On picking a good read for yourself
Finding the perfect book for yourself might be difficult. It has happened to every avid reader. Maybe because you’ve just finished reading a book you have loved. Or maybe you have been getting discouraged by new reads because they’re not as good as you thought.
Getting into a reading slump is annoying when you really want to have fun and dive into a story by feeling all the feels that the author wants you to experience.
I have some tips & tricks to help you find your next perfect book if you’re in a reading slump. They may or may not work. Let me know in the comments below, and don’t hesitate adding your own tips as well :)
1. Bloggers. If you particularly enjoy a blogger’s writing style, check out what they’re reading or their favorite books. Because it will probably mean that you will enjoy them as well. See if they recommend any books in their posts or directly email them asking what they would recommend to you. Don’t forget adding some clues of your reading taste so that they can appropriately recommend you a title.
2. Goodreads. It’s a social network that connects people who reads. It’s like an Spotify for books. It’s great to track your reading lists. There’s a lot of data, so you can use all this sources to create lists on your interests (i.e. best contemporary books, best classics, 20 books for people in their 20s).
Not only you can create your own lists, but you can check your friend’s lists as well. So that’s a great source for you to discover new authors and books that are similar to your taste. It’s very helpful, because you can see your contact’s criteria according to their books read. Join it now and add me as a friend. I’d love to see what you’re reading. You can also recommend books you’ve just read to other people.
I also write very short reviews (2-3 sentences, straight to the point) whether if I liked the book or not. But in the blog you will find as well a series of posts with the hashtag #BeenReading in a certain month. Like this one.
3. Amazon. I love platform to find reviews for non-fiction books. Unlike Goodreads, in Amazon there’s older people who read a wide variety of books (also because the network and the community has been created way earlier than Goodreads, so the number of users is very high).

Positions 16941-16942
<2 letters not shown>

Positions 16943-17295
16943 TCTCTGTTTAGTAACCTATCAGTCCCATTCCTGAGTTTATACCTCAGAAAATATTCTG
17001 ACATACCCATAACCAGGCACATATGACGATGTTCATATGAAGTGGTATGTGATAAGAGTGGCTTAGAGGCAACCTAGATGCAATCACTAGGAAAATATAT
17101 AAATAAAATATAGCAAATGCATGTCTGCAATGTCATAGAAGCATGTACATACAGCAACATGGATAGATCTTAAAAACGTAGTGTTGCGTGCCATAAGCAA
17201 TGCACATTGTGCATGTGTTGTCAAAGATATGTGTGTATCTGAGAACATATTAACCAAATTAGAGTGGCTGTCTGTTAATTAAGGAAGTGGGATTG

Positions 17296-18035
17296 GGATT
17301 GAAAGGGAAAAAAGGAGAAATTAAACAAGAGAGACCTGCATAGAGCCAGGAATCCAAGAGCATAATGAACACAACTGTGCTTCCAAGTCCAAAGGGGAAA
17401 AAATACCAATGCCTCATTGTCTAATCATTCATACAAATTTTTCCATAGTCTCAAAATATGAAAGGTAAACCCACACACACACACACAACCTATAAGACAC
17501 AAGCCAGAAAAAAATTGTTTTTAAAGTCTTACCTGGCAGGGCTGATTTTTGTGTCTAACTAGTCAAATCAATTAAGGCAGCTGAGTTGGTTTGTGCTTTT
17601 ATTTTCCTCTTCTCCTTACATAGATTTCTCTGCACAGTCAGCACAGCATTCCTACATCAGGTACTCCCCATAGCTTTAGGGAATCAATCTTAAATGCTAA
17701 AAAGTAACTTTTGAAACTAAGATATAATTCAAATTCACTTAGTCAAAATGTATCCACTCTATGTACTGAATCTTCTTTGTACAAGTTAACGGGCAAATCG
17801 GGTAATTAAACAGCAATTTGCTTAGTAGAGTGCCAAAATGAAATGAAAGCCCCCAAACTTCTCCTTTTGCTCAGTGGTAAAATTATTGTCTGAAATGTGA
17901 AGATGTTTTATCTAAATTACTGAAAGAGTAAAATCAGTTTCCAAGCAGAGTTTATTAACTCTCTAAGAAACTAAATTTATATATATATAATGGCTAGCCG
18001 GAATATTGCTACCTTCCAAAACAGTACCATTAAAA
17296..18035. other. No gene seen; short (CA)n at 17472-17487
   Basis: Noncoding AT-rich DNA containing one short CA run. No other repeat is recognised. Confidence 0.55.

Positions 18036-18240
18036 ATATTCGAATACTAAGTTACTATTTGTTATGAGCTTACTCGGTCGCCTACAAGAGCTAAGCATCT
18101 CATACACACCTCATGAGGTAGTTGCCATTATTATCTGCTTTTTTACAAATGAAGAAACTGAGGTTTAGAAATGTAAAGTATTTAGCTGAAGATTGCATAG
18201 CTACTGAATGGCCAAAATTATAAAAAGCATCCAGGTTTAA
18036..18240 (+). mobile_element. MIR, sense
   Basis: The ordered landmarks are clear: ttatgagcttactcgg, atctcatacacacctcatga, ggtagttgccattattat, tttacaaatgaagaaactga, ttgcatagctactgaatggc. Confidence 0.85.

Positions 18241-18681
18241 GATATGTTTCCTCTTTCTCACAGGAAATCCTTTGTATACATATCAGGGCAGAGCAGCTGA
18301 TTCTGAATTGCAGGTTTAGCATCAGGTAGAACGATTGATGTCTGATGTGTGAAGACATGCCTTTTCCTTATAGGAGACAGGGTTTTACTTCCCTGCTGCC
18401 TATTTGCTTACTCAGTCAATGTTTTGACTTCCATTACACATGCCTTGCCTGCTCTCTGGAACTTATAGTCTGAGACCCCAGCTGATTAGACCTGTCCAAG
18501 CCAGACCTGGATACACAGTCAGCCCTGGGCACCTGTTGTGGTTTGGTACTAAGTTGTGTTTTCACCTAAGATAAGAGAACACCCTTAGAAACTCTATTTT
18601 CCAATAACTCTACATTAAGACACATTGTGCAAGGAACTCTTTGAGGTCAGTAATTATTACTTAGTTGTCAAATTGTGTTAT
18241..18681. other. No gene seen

In Goodreads the majority of users are millennials who read YA novels. And if you’re like me, a massive hater of YA (well, not massive, because I loved Fangirl by Rainbow Rowell, but you get the idea) I need to verify my book-purchasing obsession by other people’s reviews. And that’s what I use Amazon for. And because there’s a widget that groups the books that users more frequently buy together.
4. Facebook pages. Groups of peoples who get together, pages about reading meetups to talk about books. Maybe a book a month. OR they set objectives. Depending on the group’s rules. It’s always nice to talk about books in person. And you’ll probably discover more authors. I discovered Joan Didion thanks to that.
5. Friends. Don’t forget about them. Start with the ones you know that read the most. Ask them their favorite books or the ones that they think you’ll enjoy the most. If you’re lucky, they will most likely lend you the book to read it yourself. So it’s costless.
But I still buy a book if someone lent it to me and I loved it. I need to own it. Well, but there’s a rational explanation for that. Books are my world. Although I don’t re-read an entire book, I constantly look at snippets of it or I would skim the pages to get inspiration or to review the language.
Another reason is that I love sharing them. I want other people to love them or to feel moved by them. So I get excited whenever a friend asks me to recommend or lend them books.
6. Bookstores: ask the salesperson. Specially if you are permanently living in a city and you go to the same bookstore normally or more like… usually.
I frequently go to Come In. It’s an English Bookstore from Barcelona in Balmes street. When I visit bookstores I don’t go with a concrete title or author to buy that day. I just wander and browse the book spines until I feel the one book that is waiting for me that day.
So there was this day, I was feeling confused for some reason and I couldn’t pick a book. So I asked this girl from the bookstore if she had any suggestion.
You know – I told her – I love reading Nabokov, Murakami, Hemingway, Sylvia Plath, Clarice Lispector… but I need something different. A story I could love with all my heart.
She stands up and proceeds to walk to the bookshelves right next to the windows. She picks a book from under her eye-level and shows it to me. “This is my favorite book by her. It’s short and powerful. You must pick it up”.
Convinced, and relieved after not having to made a decision like that, I bought it and brought it home. It lasted three hours. I was mind-blown by how good this book was.
Of course, I had to thank Jennifer. You never know to what extent an unknown person can save your life. And viceversa.
The book was The Driver’s Seat by Muriel Spark. You should read it too.
Pro tip: get outside of your comfort-reading-zone. Pick a book from another literary genre, so that you don’t get too comfortable with what you’re reading… until you eventually hate it.
Are you currently in a reading slump? do you re-read or read new books when you feel like that? I personally tend not to re-read books that much. So I get constantly disappointed by new books… Tell us the book that got you out of a reading slump :)
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